Amazon link:

 http://www.amazon.com/Tales-Madman-Underground-John-Barnes/dp/0142417025

My Writing Mentor

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I have been writing since I was in first grade. I started identifying as a writer in third grade, and in fifth grade I started doing it regularly. By the time I was a freshman in high school, I had finished a 50,000+ word “novel.” I kept writing, and I published my first novel in September.

I’m officially an author! It’s awesome, finally achieving this goal I’ve had all my life. I’m still just starting, but I’ve made about $40 so far. Yes, it’s not a lot, but that’s 4 pizzas I wouldn’t have been able to eat before publishing, and I’ll continue writing and continue building an audience and putting myself out there until it picks up, and I won’t give up. Because I honestly love writing. I don’t know what I’d do without it.

Knowing that, some of you may be surprised to learn that in middle school, I hated English class. Absolutely hated it. Mrs. J was my English/history/7th grade teacher (it was a small school) and she installed a deep loathing of English class deep into my soul. Mrs. J, if you’re reading this, you suck. Seriously. I never remember hearing one nice word from her.

I worked hard in her class, at first. I admit that I sucked at history, but I loved writing, even non-fiction, and I remember specifically that we had an entire lesson on poetry that included filling out a whole huge packet on poems over the course of the semester. I wrote poem after poem, and I never got any praise or anything out of it. Mrs. J blatantly had favorites, and only they ever heard nice things from her.

Mrs. J, I’ll once again say that you suck. I was bullied in middle school, and she knew, and she still made no effort to be nice to me. She didn’t like my mom, and my family didn’t have money, so she hated me. She made me feel like an idiot in her class, and if it wasn’t for my 8th grade teacher sitting me down with my parents and telling me that my test scores indicated that I was a smart girl, I would have believed that I was stupid. So thanks, Mr. R, for being nice to me. A+ for you. I’m sorry about when I forgot you were in my living room last year and you heard me talking about sex with my boyfriend. My bad.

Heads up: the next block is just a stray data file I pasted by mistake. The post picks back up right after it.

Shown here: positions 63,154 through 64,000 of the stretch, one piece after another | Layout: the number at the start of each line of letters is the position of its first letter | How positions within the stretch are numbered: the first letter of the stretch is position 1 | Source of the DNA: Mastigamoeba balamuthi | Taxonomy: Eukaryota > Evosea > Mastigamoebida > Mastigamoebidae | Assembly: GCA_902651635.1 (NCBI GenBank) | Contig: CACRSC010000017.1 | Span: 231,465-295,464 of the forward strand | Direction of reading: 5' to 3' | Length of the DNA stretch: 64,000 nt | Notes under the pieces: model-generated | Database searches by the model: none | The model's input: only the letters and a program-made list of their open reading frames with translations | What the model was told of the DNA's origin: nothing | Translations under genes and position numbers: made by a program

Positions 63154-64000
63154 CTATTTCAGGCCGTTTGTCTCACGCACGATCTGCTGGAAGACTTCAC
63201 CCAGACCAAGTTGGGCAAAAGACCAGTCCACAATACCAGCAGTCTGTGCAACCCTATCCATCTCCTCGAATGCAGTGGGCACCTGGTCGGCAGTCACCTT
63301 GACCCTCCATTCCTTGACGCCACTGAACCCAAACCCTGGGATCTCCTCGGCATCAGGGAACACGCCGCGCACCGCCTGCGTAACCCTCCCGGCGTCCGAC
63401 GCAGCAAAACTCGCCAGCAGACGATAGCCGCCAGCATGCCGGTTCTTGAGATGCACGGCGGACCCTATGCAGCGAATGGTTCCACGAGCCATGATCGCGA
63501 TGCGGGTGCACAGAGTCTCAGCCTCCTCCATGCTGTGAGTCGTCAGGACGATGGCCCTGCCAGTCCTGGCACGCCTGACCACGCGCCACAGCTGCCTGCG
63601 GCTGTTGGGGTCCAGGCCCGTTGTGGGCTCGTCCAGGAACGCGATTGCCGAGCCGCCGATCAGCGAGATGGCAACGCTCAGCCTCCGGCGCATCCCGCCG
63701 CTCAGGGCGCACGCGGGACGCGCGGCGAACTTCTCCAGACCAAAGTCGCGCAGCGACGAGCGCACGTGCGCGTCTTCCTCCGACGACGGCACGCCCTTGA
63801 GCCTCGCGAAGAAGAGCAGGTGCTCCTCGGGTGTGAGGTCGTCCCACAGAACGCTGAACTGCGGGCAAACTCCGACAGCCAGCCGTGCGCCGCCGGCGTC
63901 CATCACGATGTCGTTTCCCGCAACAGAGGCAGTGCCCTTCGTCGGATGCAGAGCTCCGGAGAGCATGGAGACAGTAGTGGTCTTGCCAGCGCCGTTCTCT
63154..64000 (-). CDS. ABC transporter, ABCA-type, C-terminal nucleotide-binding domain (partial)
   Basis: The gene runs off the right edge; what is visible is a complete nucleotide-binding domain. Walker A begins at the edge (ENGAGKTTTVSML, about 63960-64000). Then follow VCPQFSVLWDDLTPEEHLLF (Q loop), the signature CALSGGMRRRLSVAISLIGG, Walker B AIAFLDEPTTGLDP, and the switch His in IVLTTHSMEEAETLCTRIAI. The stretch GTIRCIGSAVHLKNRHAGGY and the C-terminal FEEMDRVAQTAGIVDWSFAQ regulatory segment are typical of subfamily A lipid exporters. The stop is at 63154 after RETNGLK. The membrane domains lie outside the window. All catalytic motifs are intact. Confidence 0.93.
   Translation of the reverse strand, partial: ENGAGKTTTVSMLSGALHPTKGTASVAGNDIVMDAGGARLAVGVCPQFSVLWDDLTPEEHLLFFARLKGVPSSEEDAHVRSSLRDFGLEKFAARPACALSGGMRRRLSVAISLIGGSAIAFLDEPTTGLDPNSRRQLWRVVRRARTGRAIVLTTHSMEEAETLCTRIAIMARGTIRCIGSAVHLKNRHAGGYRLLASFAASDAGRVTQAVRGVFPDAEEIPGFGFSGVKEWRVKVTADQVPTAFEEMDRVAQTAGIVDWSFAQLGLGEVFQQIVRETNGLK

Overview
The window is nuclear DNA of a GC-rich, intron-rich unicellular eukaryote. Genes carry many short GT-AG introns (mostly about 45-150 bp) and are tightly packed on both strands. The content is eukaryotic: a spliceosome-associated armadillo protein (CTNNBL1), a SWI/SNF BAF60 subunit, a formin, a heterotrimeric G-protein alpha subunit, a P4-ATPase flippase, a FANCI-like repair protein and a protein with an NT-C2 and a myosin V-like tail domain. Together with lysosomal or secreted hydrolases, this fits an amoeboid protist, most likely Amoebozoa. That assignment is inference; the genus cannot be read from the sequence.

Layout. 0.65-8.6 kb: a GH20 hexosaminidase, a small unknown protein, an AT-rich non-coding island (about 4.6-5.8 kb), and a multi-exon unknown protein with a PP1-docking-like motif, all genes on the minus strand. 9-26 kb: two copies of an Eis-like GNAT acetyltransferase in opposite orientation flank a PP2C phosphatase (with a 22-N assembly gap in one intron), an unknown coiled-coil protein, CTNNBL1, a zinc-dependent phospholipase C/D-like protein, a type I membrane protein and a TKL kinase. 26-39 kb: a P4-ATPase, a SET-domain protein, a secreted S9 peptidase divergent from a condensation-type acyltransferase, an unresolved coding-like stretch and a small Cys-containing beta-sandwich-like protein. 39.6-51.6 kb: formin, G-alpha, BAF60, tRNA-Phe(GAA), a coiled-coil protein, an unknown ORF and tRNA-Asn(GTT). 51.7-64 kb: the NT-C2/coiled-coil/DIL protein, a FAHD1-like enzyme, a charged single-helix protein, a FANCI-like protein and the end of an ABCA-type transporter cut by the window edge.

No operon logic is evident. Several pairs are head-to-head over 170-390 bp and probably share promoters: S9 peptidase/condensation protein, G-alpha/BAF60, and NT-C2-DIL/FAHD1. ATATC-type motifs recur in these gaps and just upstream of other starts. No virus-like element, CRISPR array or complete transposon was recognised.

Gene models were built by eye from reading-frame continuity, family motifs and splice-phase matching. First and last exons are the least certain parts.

Going into high school, I didn’t have high hopes for English class. Freshman year was pretty boring, mostly Shakespeare and vocabulary words, but then sophomore year I had Mr. C. Mr. C, a writer himself, was one of those amazing teachers who actually enjoyed teaching. He wanted everyone to think and learn and grow as a person. His class was about discussions and expressing ourselves.

Mr. C was the first person who told me I was a good writer. He encouraged me to submit short stories for publishing (erm… still working on that…) and called me a wordsmith. In front of the whole class. I believe his exact wording was, “I may not be a wordsmith like Bethany, but…” Yeah. I freaked out. It’s probably the best compliment I’ve ever gotten. I put great effort into picking the right wording to make things sound just how I want them, and to have it recognized was amazing. He really gave me the encouragement to keep writing, even if he couldn’t revive my interest in the study of literature.

Has any one person significantly influenced your writing? If so, how?